Agrylin Side Effects

Headache, diarrhea, weakness, nausea, gas, loss of appetite, and dizziness may occur. If any of these effects persist or worsen, contact your doctor or pharmacist promptly.

To reduce the risk of dizziness and lightheadedness, get up slowly when rising from a sitting or lying position.

Remember that your doctor has prescribed this medication because he or she has judged that the benefit to you is greater than the risk of side effects. Many people using this medication do not have serious side effects.

Tell your doctor right away if you have any serious side effects, including: unusual bleeding/bruising, black stools, swelling of the ankles/feet, rapid/difficult breathing, stomach/abdominal pain, unusual tiredness, signs of kidney problems (such as change in the amount of urine, pink/bloody urine), vomit that looks like coffee grounds.

Get medical help right away if you have any very serious side effects, including: chest/jaw/left arm pain, confusion/mental changes, severe dizziness, fainting, fast/irregular/pounding heartbeat, seizures, slurred speech, vision changes, weakness on one side of the body.

A very serious allergic reaction to this drug is rare. However, get medical help right away if you notice any symptoms of a serious allergic reaction, including: rash, itching/swelling (especially of the face/tongue/throat), severe dizziness, trouble breathing.

This is not a complete list of possible side effects. If you notice other effects not listed above, contact your doctor or pharmacist.

In the US -

Call your doctor for medical advice about side effects. You may report side effects to FDA at 1-800-FDA-1088 or at

In Canada - Call your doctor for medical advice about side effects. You may report side effects to Health Canada at 1-866-234-2345.
  • dehydration
  • anemia
  • thrombocytopenic disorder
  • leukocytosis
  • acute confusion
  • depression
  • amblyopia
  • diplopia
  • visual changes
  • tinnitus
  • hypertension
  • acute myocardial infarction
  • angina
  • pulmonary hypertension
  • pericarditis
  • cardiomyopathy
  • complete atrioventricular block
  • supraventricular tachycardia
  • ventricular tachycardia
  • torsades de pointes
  • atrial fibrillation
  • prolonged QT interval
  • cardiac arrhythmia
  • chronic heart failure
  • cardiomegaly
  • cerebrovascular accident
  • orthostatic hypotension
  • hypotension
  • hemorrhage
  • ecchymosis
  • vasodilation of blood vessels
  • pharyngitis
  • rhinitis
  • pneumonia
  • bronchitis
  • asthma
  • pleural effusions
  • pulmonary fibrosis
  • pulmonary infiltrates
  • eosinophilic pneumonia
  • aphthous stomatitis
  • gastrointestinal ulcer
  • gastritis
  • dyspepsia
  • constipation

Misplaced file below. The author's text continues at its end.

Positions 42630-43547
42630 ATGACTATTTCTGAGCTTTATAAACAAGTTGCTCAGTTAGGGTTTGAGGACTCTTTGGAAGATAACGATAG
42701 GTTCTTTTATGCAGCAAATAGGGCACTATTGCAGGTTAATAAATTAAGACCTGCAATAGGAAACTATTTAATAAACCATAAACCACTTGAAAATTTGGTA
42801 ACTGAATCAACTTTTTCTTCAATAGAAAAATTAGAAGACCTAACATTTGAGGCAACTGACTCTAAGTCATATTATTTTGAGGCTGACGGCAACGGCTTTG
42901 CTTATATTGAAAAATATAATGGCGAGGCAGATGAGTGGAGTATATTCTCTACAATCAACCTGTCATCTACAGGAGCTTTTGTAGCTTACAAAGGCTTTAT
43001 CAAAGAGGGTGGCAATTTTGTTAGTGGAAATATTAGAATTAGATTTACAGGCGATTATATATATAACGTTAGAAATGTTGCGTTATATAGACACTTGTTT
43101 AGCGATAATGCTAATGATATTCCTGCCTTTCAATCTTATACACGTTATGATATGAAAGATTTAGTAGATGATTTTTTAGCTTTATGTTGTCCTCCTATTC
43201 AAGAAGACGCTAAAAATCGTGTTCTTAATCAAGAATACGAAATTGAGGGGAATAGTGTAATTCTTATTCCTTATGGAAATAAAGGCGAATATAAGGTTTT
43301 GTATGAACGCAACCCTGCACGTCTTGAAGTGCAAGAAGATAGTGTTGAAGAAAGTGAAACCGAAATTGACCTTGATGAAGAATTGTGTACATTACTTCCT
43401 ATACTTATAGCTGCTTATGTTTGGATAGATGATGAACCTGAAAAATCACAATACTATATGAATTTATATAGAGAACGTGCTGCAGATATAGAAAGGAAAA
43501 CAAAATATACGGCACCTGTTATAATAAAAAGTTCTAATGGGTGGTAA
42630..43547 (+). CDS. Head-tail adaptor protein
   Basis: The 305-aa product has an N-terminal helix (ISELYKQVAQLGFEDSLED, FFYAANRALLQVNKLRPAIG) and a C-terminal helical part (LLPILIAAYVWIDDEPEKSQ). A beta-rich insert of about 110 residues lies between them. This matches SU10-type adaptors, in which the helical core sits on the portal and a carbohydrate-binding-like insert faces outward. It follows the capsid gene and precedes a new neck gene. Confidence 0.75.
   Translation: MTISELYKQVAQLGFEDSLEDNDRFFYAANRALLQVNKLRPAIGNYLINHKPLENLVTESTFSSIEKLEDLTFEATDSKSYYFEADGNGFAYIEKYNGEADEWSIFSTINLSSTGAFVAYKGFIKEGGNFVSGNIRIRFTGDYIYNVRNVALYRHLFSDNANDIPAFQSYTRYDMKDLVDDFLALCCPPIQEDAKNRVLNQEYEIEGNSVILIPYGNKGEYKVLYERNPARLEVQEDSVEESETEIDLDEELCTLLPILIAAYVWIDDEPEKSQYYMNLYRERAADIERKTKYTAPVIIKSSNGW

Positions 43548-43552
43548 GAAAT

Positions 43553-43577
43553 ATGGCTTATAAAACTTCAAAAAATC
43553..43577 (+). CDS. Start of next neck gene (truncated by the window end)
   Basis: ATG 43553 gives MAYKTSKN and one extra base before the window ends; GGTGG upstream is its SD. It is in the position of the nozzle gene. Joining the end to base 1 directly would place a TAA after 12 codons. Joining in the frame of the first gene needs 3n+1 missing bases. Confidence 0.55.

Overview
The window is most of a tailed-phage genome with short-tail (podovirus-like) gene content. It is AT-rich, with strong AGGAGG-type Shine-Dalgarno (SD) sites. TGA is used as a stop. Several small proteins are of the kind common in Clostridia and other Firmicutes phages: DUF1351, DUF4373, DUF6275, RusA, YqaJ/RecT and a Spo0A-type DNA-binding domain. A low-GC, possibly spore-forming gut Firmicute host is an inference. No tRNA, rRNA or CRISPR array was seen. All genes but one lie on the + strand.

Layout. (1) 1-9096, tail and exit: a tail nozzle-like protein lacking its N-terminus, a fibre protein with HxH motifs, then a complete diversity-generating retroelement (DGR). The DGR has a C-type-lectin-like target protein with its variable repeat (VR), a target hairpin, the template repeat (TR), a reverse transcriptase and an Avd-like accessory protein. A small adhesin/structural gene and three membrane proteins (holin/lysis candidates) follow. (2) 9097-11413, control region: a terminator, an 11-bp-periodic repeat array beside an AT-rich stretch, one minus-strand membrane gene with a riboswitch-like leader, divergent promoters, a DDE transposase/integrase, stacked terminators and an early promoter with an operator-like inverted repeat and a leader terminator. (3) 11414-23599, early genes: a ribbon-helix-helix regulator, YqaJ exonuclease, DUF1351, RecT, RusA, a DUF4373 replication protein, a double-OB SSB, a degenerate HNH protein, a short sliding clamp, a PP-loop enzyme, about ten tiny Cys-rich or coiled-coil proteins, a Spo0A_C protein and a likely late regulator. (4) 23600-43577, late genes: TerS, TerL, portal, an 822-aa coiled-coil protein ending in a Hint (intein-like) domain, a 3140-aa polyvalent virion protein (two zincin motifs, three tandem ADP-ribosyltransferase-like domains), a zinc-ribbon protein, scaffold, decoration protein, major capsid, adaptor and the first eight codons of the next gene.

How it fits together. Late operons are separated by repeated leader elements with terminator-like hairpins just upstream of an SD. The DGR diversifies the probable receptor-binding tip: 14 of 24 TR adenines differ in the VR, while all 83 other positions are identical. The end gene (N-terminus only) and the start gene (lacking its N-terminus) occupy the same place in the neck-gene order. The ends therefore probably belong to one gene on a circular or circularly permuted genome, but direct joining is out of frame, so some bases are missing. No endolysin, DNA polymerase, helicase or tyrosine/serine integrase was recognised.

• hepatitis
  • black tarry stools
  • gastrointestinal hemorrhage
  • interstitial nephritis
  • renal failure
  • hematuria
  • skin photosensitivity
  • pruritus of skin
  • alopecia
  • arthralgia
  • back pain
  • myalgia
  • cramps in legs
  • drowsy
  • memory impairment
  • syncope
  • seizure disorder
  • dizziness
  • insomnia
  • fever
  • flu-like symptoms
  • pain
  • chills
  • hypesthesia
  • skin rash
  • edema
  • peripheral edema
  • anorexia
  • headache disorder
  • epistaxis
  • palpitations
  • lymphadenopathy
  • dyspnea
  • cough
  • chest pain
  • nausea
  • vomiting
  • flatulence
  • eructation
  • diarrhea
  • dysuria
  • abnormal hepatic function tests
  • nervousness
  • paresthesia
  • general weakness
  • malaise
  • acute abdominal pain
  • interstitial lung disease
  • pancreatitis
  • tachycardia

Drug Interactions

Drug interactions may change how your medications work or increase your risk for serious side effects. This document does not contain all possible drug interactions. Keep a list of all the products you use (including prescription/nonprescription drugs and herbal products) and share it with your doctor and pharmacist. Do not start, stop, or change the dosage of any medicines without your doctor's approval.

Some products that may interact with this drug include: other drugs that can cause bleeding/bruising (including antiplatelet drugs such as clopidogrel, "blood thinners" such as warfarin/enoxaparin), sucralfate.

Only take aspirin if your doctor approves of it. Aspirin can increase the risk of bleeding when used with anagrelide, especially if you already have a high risk for bleeding. However, if your doctor has directed you to take low-dose aspirin to prevent blood clots, or for heart attack or stroke prevention (usually at dosages of 81-325 milligrams a day), you should continue taking it unless your doctor instructs you otherwise. Discuss the risks and benefits with your doctor or pharmacist.

Many drugs besides anagrelide may affect the heart rhythm (QT prolongation), including amiodarone, chloroquine, clarithromycin, disopyramide, haloperidol, methadone, moxifloxacin, pimozide, procainamide, among others.